This is however not meant to imply that humans did necessarily emerge in this way, or that science even claims that they necessarily did. Rather, one can state that given the assumptions that humans did not always exist, that they arose according to the laws of nature, that self-replicating molecules arose naturally, that the laws of physics as we know them are accurate, that there was sufficient time, and so on, then humans would arise as a result of the operation of natural law.

                This formulation is then merely a matter of stating certain observations made on the universe about us, some assumptions about these and about the nature of reality, and certain conclusions based on these assumptions. It entirely sidesteps the question of whether or not some agency may have created the universe and perhaps designed natural law to achieve the result of human development, and the question of whether or not the assumptions are correct, and therefore whether the conclusions are in fact correct. Formulated in such a manner, the origin theory cannot be untrue, and therefore cannot conflict with anything.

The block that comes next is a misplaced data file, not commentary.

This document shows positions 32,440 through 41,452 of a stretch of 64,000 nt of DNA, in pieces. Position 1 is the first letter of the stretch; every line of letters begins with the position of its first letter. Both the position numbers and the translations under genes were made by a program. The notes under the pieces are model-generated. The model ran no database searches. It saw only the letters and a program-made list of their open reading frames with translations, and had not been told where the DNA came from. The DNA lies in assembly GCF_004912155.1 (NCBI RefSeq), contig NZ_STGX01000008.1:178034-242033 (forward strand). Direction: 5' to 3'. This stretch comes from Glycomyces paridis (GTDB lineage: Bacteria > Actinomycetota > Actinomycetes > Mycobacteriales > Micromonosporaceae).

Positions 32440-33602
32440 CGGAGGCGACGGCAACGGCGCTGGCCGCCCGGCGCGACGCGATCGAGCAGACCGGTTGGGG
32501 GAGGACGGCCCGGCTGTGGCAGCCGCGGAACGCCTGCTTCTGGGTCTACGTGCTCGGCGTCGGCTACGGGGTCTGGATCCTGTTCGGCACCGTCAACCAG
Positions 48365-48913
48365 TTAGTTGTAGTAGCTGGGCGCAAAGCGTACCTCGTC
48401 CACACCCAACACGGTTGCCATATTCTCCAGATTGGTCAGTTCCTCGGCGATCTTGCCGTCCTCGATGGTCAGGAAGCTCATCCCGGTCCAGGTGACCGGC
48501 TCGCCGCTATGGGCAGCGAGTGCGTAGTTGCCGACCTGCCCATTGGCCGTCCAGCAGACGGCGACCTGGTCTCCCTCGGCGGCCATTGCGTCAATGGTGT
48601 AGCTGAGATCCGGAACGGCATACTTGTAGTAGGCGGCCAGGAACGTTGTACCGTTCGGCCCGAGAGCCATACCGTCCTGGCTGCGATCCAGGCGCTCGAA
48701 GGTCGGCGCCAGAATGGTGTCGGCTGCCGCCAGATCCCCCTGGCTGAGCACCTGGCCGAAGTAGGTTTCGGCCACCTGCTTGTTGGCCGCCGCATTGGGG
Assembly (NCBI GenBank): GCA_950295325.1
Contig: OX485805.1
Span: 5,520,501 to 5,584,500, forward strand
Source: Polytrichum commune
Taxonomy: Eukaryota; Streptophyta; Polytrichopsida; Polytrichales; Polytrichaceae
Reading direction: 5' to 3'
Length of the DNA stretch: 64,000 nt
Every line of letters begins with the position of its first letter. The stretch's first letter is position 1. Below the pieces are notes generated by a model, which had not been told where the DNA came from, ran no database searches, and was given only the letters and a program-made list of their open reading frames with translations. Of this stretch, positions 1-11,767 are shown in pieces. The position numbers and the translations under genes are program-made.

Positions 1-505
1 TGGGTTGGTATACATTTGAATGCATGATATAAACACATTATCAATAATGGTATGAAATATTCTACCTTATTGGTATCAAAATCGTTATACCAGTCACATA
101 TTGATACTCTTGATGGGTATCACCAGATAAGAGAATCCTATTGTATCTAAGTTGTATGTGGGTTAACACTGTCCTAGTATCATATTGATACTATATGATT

Even if it were the fact that the universe was created and designed by God, and that humans are the product of a special act of creation, it may nevertheless be the case that the universe was designed in such a way that even had such a special creation not taken place, nevertheless humans would eventually have arisen 'naturally'. If this is so, then one could say that although human origin was actually not via the mechanism of evolution, the theory of evolution is nevertheless in fact quite correct.           

                Furthermore, even if one maintains that humans possess a non-physical component which could not possibly arise through the action of natural law - such as a soul or perhaps even a consciousness or free will - nevertheless the theory of evolution could still be a correct description of how the physical aspect of a human being could arise naturally - a theory of the evolution of the body and brain rather than of the mind and soul.